So last week, this week, next week, the week after that, the year after that, over and over, we come together in faith. And if our faithfulness is not dulled, well, others are claimed by despair, by loss of hope, by sins of all kinds—pride, greed, lust, and the rest—sins which prey upon us as well. But for us, as for Abraham, our faith may be counted as righteousness. So be assured, that which we await will one day arrive. None but the Father knows whether this world will end tomorrow, or in our lifetime, but if we remain faithful, then we shall be ready for the glorious fulfillment of the promise of salvation given in our Lord Jesus Christ.

Tuesday, August 02, 2016

Saintly Slash

So this showed up in my Facebook feed today: Martha and Mary of Bethany: Sisters or lesbian couple?

Seriously??? I would like to hope this is just one of those random things that the internet spews forth under the principle of "bullhorns for everyone", but then, there's the Ruth/Naomi and David/Jonathan crowd, both of which made appearances in the same-sex blessing rite's lessons. For those of you who haven't run across it, there's this genre of "slash fiction", which originated in the 1960s-'70s SF fandom with heterosexual women writing stories of homosexual relationships between Kirk and Spock of Star Trek fame. This was abbreviated to "Kirk/Spock" and branched out to include other fictional characters paired in highly emotionalized relationships. I suppose it's a bit unfair of me to compare these extra-biblical matchups to fan fiction, but really, it's not that hard to figure out what's up with Ruth and Naomi (loyalty) or David and Jonathan (friendship/philia). Mary and Martha are more of a Bert and Ernie arrangement, but again, at least as they function in the gospel stories, it's right out there in the open.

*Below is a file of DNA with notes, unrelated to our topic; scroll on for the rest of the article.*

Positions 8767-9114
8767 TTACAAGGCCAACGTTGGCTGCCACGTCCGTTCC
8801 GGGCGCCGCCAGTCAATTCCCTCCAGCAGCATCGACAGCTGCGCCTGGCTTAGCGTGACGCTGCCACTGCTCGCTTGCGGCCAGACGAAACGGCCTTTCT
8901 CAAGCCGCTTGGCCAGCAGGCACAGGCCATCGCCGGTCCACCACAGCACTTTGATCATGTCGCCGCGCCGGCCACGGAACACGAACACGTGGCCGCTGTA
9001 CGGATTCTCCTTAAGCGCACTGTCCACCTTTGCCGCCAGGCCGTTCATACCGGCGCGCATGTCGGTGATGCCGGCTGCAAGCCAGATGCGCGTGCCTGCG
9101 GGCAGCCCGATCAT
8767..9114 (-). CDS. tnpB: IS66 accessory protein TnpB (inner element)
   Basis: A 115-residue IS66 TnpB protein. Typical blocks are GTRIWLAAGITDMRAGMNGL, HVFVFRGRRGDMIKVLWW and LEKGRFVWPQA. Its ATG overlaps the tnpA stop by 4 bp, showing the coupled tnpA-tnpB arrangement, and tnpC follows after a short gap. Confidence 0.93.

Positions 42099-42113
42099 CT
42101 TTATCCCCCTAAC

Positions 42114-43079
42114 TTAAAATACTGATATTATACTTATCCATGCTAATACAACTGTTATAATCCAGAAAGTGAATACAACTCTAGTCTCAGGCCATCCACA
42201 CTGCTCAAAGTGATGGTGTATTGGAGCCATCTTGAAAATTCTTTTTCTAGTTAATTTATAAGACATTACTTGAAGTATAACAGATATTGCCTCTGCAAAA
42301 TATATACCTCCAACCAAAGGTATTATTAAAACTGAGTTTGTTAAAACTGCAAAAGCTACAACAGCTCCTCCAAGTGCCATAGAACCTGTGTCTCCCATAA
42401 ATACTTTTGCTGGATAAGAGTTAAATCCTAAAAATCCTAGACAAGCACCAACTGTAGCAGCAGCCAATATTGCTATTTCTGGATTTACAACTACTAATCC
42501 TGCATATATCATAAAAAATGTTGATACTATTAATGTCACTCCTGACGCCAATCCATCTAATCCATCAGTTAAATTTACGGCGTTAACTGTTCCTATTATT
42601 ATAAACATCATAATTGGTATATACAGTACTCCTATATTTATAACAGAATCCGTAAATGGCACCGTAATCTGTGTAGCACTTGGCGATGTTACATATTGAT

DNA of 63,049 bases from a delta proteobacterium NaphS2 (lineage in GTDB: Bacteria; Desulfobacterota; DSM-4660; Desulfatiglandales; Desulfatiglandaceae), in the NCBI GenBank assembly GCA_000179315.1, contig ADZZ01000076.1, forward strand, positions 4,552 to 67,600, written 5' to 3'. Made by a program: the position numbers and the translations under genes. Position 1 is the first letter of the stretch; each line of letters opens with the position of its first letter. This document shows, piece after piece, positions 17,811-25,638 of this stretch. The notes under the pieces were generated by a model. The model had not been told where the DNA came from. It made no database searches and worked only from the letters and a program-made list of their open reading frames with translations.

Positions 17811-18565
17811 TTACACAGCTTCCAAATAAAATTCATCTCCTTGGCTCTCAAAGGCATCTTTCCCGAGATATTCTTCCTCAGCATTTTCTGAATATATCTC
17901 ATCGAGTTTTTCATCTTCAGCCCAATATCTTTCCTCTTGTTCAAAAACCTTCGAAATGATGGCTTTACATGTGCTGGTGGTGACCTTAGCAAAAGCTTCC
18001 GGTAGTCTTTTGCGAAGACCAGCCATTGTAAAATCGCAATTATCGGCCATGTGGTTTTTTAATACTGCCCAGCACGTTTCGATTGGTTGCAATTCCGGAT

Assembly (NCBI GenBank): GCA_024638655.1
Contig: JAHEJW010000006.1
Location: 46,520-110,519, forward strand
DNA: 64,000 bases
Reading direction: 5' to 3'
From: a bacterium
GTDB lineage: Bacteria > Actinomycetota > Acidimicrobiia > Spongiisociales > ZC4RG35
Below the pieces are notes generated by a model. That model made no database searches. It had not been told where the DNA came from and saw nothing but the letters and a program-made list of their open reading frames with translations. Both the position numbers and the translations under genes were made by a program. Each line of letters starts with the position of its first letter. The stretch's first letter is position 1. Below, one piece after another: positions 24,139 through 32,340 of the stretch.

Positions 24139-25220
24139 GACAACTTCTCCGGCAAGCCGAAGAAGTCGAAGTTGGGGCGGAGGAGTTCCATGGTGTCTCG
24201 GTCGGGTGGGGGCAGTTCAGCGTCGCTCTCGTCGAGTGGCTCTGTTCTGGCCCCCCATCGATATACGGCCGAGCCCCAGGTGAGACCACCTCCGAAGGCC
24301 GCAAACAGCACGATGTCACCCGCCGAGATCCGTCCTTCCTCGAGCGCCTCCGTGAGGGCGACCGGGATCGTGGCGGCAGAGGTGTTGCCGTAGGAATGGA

But then queer studies or whatever got their, um, well, hands on these, and every two characters of the same sex have to be "shipped" (as they say) in what, to the, um, uninitiated, come across as prurient speculation. Or perhaps the point is to ├ępater les orthodoxes. But it's the twenty-first century, and it is impossible to say anything genuinely shocking anymore on the internet. Thus, I give this my measuredly Anglican assessment:

Give unto me a break.

Thursday, July 21, 2016

Another Seminary Closes